5 Tips to Organize a Vegetable Garden Layout

Last Friday I mentioned 5 Vegetable Garden Design Tips for the Friday Fives post.  Today we'll look at some more vegetable garden design tips that relate to organization of a garden's layout!  I'll have to own up and admit it that the organization part of gardening is a skill where I am somewhat deficient though I am striving to do better.  We all know how valuable time is and by creating a garden that is organized efficiently we can maximize the effect our time in the garden has.  Here are 5 Tips to Organize a Vegetable Garden Layout! Organize your garden for convenience!  This is very important.  If you have to travel over an acre of your property to reach your vegetable garden to grab a couple tomatoes, a few squash, and maybe an eggplant for dinner how often do you think you are going to do that?  Tomato harvest!…

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5 Vegetable Garden Design Tips

For several years now I've written about the value of planting in raised beds.  One of the most viewed posts on Growing The Home Garden is my post Designing a Raised Bed Vegetable Garden: 11 Things to Think About.  It has 11 design tips that will help your vegetable garden layout achieve its maximum potential.  Hopefully you'll find them useful!  I've been thinking lately that it may be a time for an update on these design tips.  Whether you use raised beds or not the concepts are easily applied to every vegetable garden!  5 Vegetable Garden Design Tips Before you start your garden plan what you want to plant, how much you want to plant, and how much garden you have time to maintain.  It's very easy to go overboard on garden in the spring time when the plants are small.  You think to yourself "Oh, I can squeeze in…

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Vegetable Garden Layout for 2012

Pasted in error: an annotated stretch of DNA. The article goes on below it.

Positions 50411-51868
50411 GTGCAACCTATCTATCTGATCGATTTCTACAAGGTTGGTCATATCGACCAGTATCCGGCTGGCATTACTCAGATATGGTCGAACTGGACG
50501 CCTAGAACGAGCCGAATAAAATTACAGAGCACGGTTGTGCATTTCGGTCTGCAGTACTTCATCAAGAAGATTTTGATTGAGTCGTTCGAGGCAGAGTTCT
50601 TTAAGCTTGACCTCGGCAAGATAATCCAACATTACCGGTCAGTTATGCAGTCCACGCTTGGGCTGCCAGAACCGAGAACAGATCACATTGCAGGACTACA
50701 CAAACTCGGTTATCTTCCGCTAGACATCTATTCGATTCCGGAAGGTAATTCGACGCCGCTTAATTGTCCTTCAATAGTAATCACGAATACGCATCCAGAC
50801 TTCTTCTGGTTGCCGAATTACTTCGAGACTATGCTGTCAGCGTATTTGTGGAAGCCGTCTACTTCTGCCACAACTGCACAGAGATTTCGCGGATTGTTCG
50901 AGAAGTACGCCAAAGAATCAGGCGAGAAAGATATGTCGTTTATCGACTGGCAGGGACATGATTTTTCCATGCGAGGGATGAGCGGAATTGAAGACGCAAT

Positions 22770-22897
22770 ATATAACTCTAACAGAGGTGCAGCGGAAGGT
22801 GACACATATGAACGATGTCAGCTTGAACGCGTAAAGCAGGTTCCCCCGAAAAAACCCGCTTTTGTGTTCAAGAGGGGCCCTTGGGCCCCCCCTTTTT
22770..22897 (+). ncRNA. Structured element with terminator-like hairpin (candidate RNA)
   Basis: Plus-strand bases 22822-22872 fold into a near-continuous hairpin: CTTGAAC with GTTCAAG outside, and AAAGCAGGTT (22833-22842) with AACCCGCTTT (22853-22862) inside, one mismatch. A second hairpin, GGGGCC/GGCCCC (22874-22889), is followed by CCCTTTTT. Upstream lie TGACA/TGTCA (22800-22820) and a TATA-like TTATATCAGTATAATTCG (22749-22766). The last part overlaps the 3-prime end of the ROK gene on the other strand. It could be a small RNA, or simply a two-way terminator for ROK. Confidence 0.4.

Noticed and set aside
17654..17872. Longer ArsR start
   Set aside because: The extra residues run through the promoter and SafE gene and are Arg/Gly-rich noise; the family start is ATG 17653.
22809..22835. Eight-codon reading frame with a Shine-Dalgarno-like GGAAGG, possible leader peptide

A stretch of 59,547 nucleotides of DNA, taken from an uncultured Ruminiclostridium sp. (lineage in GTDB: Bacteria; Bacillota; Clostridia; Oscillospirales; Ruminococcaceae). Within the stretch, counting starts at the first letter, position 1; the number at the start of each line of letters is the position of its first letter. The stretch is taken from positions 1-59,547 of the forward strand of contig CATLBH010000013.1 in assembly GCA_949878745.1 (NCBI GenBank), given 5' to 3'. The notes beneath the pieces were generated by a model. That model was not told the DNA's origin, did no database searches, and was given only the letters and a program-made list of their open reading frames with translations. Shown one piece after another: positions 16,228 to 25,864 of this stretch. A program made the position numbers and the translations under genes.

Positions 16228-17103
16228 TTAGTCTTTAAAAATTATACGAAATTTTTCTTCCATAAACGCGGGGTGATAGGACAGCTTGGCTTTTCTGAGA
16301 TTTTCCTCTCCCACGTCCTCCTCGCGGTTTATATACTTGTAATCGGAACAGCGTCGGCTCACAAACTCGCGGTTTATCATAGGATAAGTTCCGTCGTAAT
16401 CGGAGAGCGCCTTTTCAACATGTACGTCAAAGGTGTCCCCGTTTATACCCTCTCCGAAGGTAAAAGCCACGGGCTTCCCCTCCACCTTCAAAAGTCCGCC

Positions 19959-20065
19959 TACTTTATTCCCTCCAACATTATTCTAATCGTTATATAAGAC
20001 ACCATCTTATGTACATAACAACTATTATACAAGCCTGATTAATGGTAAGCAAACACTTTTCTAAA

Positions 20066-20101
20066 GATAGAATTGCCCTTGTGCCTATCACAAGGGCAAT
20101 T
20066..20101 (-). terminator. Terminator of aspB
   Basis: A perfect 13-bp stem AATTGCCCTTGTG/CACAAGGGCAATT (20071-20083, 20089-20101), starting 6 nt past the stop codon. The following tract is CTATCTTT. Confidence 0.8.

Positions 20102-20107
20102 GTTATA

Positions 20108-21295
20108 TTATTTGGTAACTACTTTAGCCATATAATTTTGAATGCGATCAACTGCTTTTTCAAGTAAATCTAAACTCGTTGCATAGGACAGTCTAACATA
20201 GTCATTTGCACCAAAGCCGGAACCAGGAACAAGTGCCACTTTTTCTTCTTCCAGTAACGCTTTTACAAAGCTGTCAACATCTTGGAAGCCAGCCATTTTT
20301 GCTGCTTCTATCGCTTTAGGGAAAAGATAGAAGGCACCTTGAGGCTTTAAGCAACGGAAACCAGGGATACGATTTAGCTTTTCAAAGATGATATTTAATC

Every year I tweak the vegetable garden layout a little.  I new get ideas, want to try different arrangements, and theorize about what might work better.  This could mean one of these days I'll strike the right balance of form and function, but until then it just means a whole lot of tinkering, moving, shoveling, mulching, and probably quite a bit of muscle soreness!  Whenever I do change the layout of my raised bed vegetable garden I aim to do four things: Make a better (more functional) arrangement for planting and harvesting vegetables. Plan for good access for equipment like wheelbarrows or tillers. Arrange the beds so that the insides of the raised beds can be reached easily. And try to make the garden so it looks great! Those four things are part of a larger list I put together a while back in this post called Designing a Raised…

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The Border Garden – with a Border!

This summer heat, humidity, and assorted family issues have kept me behind in most of my goals.  One of which was expanding the side border garden so that the caryopteris wasn't completely absorbing the whole area. I tend to take a more conservative approach to pruning my caryopteris and consequently I didn't prune them back enough this spring. They responded by getting large and stretching their limbs beyond the previous stone border edging. I like their current size - large enough for an awesome impact once the flowers begin to bloom.  I had to compensate for the extra growth somehow which meant reclaiming the hidden border and adding mulch. I decided to use some pine straw mulch. I've spread pine straw mulch before but generally lean toward the hardwood mulches.  My decision was based on a couple factors: 1) ease of spreading - pine straw mulch goes on fast and…

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The Long View

Have you ever stood back and tried to observe your garden at a different angle? Maybe from up high on a slope? Or down low from the ground looking up at the flowers and trees? Sometimes it's helpful to take a different perspective in order to plan out your garden better.  Here's an example. I took this picture the other day from our side garden.  The side garden is on the eastern side of our house and includes the corner shade garden as well as the border garden. Along the border I have a row of crape myrtles with a hedge of caryopteris planted underneath. This would be an awesome location for some hydrangeas but since more shade isn't present my caryopteris works just fine.  It will begin blooming later this month and should continue to bloom through September. What else do you see in the photo? Way back off…